An Offline–Online Visual Framework for Clustering Memes in Social Media

Part of the Lecture Notes in Social Networks book series (LNSN)


The amount of data generated in Online Social Networks (OSNs) is increasing every day. Extracting and understanding trending topics and events from the vast amount of data is an important area of research in OSNs. This paper proposes a novel clustering framework to detect the spread of memes in OSNs in real time. The Offline–Online meme clustering framework exploits various similarity scores between different elements of Reddit submissions, two strategies to combine those scores based on Wikipedia concepts as an external knowledge, text semantic similarity and a modified version of Jaccard Coefficient. The two combination strategies include: (1) automatically computing the similarity score weighting factors for five elements of a submission and (2) allowing users to engage in the clustering process and filter out outlier submissions, modify submission class labels, or assign different similarity score weight factors for various elements of a submission using a visualization prototype. The Offline–Online clustering process does a one-pass clustering for existing OSN data in the first step by calculating and summarizing each cluster statistics using Wikipedia concepts. For the online component, it assigns new streaming data points to the appropriate clusters using a modified version of online k-means. The experiment results show that the use of Wikipedia as external knowledge and text semantic similarity improves the speed and accuracy of the meme clustering problem when comparing to baselines. For the online clustering process, using a damped window model approach is suitable for online streaming environments as it not only requires low prediction and training costs, but also assigns more weight to recent data and popular topics.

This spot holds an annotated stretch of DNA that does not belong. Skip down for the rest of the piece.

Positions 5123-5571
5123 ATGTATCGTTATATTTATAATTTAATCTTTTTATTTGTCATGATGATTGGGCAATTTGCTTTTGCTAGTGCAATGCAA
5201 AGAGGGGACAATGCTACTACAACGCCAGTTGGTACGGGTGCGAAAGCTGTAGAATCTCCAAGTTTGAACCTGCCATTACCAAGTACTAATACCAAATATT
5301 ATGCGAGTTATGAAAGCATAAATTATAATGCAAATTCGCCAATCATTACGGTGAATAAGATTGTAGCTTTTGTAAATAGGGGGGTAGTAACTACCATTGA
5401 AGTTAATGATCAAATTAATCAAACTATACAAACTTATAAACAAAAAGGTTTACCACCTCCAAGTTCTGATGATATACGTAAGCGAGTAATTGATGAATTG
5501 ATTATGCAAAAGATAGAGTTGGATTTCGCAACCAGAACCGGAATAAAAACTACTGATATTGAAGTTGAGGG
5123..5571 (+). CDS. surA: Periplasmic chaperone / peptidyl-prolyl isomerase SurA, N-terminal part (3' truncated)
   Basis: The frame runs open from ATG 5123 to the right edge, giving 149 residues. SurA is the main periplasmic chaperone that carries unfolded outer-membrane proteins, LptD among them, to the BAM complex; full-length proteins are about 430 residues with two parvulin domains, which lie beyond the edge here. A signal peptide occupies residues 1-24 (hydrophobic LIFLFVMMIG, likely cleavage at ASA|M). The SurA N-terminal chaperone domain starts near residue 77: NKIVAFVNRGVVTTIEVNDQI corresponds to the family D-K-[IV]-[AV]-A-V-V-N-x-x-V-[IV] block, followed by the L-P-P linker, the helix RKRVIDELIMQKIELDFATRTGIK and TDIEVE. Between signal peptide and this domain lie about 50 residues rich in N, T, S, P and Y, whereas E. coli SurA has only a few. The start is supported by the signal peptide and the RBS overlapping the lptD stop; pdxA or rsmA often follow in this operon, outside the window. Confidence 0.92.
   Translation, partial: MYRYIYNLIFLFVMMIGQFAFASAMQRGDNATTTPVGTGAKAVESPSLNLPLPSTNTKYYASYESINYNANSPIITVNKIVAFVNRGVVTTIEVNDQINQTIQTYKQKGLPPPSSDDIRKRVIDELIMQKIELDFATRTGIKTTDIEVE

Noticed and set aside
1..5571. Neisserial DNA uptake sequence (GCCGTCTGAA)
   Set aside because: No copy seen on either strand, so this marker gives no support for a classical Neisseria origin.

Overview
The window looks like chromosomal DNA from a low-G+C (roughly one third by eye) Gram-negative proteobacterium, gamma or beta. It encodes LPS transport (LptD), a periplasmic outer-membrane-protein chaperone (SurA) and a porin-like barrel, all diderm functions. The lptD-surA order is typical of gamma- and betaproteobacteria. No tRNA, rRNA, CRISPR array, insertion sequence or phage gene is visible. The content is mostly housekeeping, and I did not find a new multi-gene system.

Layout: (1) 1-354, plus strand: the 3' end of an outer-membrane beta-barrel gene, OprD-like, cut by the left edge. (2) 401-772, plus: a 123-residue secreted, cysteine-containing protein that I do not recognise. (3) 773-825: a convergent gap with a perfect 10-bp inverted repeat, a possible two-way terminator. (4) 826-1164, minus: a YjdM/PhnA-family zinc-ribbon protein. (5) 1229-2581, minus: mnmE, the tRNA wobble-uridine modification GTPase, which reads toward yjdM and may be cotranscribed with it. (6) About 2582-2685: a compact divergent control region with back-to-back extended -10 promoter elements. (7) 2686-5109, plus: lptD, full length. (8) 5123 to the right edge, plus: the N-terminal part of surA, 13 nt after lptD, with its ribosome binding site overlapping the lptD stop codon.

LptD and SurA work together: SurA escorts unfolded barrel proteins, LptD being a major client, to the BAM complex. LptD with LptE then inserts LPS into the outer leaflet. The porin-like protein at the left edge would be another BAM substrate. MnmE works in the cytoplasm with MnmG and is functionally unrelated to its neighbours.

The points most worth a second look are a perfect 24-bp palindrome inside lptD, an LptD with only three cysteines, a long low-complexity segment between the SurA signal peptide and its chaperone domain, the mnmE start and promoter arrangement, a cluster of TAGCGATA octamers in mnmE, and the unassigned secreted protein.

Online algorithms Clustering memes Social media Semantic Jaccard index Wikipedia entity linking Visual analysis 



The research was funded in part by the Natural Sciences and Engineering Research Council of Canada, International Development Research Centre, Ottawa, Canada, Social Sciences and Humanities Research Council of Canada, CNPq, and FAPESP (Brazil).


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Copyright information

© Springer International Publishing AG 2017

Authors and Affiliations

  1. 1.Faculty of Computer ScienceDalhousie UniversityHalifaxCanada
  2. 2.Ted Rogers School of ManagementRyerson UniversityTorontoCanada
  3. 3.University of São Paulo-USP, ICMCSão CarlosBrazil

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